A mildly crazy idea: crowdsourced -omic analysis with data privacy sunset?

Or, "can we crowdsource BGI?" ;)

With all of the crazy need surrounding genomic analysis -- most of it on a shoestring budget -- I am thinking about a mildly crazy idea.

What if I offered to computationally analyze people's non-model transcriptomic and metagenomic data for them, in exchange for (a) non-exclusive access to the data, (b) a citation (but no co-authorship), and (c) a "data privacy sunset" provision that, 1 year after our analysis of their data, we could post both the data and the analysis publicly?

I imagine it working something like this:

  1. Dr. Smith receives some sequencing data and ships it to me on a hard drive.
  2. We load it onto our server and run it through our standard pipeline -- something we maintain publicly and openly on github, including pull-request contributions.
  3. When the analysis is done, we provide Dr. Smith with a private, password-protected Web link. This link includes some basic Webby analysis data as well as download links so that you can (e.g.) feed your data into MG-RAST or a transcriptomic analysis framework.
  4. One year after #3, we open up both the data and the Web link under a Creative Commons/citation license. (License suggestions welcome.)

This serves all sorts of needs:

First, we'd have a constantly improving public, open source, and forkable analysis pipeline for both metagenomic and transcriptomic data. (You could rely on me to make it runnable on Amazon EC2, too, for those of you that want to provide your own computers. And it'd be BSD licensed, 'cause that's how we roll.) This would be publishable.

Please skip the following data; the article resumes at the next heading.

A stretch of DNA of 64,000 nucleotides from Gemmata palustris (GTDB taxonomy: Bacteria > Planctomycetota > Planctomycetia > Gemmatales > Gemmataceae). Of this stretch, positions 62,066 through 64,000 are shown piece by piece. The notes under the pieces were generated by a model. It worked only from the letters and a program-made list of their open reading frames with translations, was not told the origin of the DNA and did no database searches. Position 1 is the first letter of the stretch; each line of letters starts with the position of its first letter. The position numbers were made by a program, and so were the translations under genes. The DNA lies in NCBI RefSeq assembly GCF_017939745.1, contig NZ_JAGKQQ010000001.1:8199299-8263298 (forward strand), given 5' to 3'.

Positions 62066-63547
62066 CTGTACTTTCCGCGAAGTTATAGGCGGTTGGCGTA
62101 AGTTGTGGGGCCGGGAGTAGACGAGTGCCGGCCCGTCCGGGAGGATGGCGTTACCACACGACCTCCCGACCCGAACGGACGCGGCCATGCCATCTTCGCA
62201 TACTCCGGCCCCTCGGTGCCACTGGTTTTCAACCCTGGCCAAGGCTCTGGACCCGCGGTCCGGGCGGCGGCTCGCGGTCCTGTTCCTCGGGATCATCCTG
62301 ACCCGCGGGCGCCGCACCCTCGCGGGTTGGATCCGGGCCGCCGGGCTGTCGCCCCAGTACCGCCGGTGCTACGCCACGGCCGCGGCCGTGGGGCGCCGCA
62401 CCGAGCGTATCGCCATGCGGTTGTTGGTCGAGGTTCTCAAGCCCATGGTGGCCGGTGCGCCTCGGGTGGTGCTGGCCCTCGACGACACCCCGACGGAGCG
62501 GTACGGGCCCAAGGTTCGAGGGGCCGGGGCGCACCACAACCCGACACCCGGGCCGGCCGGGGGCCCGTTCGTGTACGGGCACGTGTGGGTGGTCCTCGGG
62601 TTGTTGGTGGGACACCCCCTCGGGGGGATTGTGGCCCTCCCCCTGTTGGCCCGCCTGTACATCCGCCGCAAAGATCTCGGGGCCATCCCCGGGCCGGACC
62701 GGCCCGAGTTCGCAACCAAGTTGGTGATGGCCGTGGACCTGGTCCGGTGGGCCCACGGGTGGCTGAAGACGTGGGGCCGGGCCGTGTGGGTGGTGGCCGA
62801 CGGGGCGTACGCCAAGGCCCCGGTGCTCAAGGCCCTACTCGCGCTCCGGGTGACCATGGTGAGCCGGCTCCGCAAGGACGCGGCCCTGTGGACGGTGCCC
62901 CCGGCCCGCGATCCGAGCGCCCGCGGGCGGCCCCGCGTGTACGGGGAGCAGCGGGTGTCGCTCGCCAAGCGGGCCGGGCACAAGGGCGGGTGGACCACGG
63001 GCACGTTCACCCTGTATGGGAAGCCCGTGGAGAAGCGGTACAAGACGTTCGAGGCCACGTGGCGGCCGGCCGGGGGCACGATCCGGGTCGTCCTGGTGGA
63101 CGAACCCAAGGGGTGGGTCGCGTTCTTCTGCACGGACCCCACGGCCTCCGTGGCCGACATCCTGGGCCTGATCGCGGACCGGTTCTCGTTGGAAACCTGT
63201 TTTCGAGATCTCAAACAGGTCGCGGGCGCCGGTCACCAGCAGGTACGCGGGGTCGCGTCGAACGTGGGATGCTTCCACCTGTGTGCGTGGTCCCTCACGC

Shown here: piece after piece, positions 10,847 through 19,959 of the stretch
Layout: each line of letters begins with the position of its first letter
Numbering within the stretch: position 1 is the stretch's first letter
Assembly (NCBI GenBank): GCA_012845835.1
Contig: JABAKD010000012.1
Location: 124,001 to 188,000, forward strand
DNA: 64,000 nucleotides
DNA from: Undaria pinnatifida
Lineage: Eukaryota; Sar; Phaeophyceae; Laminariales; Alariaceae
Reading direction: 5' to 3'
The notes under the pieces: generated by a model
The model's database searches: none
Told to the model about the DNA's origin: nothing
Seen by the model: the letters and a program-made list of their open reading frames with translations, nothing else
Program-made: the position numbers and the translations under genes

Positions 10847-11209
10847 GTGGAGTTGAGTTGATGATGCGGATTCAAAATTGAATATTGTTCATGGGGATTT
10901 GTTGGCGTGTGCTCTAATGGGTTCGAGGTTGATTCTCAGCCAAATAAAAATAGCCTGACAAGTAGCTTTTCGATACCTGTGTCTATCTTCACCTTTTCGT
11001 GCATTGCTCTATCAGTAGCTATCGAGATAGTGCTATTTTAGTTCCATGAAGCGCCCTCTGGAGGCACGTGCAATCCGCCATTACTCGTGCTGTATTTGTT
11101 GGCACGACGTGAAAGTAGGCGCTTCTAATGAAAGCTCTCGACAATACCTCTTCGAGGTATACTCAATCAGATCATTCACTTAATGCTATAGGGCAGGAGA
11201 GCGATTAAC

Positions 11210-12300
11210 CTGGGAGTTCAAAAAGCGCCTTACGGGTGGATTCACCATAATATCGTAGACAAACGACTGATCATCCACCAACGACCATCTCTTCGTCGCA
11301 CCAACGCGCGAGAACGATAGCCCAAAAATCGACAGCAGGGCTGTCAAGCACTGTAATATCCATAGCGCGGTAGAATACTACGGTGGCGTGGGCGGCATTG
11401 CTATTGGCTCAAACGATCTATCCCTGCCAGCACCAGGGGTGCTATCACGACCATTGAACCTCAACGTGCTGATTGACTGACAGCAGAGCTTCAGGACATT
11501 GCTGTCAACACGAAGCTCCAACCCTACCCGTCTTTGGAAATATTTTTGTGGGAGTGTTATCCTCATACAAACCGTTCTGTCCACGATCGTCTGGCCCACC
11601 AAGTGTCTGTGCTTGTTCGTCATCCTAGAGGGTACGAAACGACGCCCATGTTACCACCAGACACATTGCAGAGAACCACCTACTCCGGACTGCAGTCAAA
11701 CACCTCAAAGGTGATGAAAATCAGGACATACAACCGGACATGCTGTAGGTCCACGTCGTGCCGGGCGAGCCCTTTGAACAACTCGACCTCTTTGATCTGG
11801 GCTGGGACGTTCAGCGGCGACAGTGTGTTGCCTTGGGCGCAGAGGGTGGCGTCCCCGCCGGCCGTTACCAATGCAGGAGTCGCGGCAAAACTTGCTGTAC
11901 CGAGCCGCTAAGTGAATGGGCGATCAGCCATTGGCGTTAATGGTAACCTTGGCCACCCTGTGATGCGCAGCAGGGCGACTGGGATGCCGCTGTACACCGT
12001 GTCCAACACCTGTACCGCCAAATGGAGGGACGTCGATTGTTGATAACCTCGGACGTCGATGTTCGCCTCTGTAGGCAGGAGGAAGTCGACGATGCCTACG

Second, I'd provide all the compute resources and data munging, so, to participate, no one would need to have a nice Web-runnable user interface or a big computer or even learn how to use FTP. A key part of this proposal is that I can make most of this compute pretty easy by using khmer to prefilter the data -- a big reputational boost for us, obviously, and something that would really decrease the compute requirements.

Third, the open data and open results and public processing pipeline would serve as an awesome benchmarking opportunity for people who want to test new tools, new trimming approaches, etc. We could start building up a meta-analysis toolchain around it, too, for the purpose of comparing the results of two slightly different pipelines. This would be publishable.

Fourth, we could work with public sites, e.g. figshare, to make the results archivable with DOIs, so that they could be included in publications.

Fifth, any company that wanted to add private services on top of ours would be welcome to do so. Sequencing cores and nonprofits and other labs could participate however they wished; the only requirement from my perspective would be that anyone using my compute resources would have to buy into the public data.

Sixth, it would help biologists publish using their own data -- or at least it wouldn't hurt much -- and it would help computational people by making more data available, together with a lot of the nasty and stupid preprocessing steps taken out.

Seventh, we could provide an IPython Notebook and RStudio (?)-like set of interfaces to work with the data on an EC2 or VirtualBox VM, and then run Webinars on how to play with your data. (We'd probably have to charge for that, just to cover personnel costs.)

I should say we're fairly close (60% of the way?) to this kind of thing in my lab already, especially since I am stepping up the push to have all of our research output be scripted and reproducible. The transcriptomics is in fact no longer a computational challenge; it's the metagenomics that would be a real challenge. But this would be a real incentive to optimize that.

Anyway, just a random thought. Feedback welcome.

--titus

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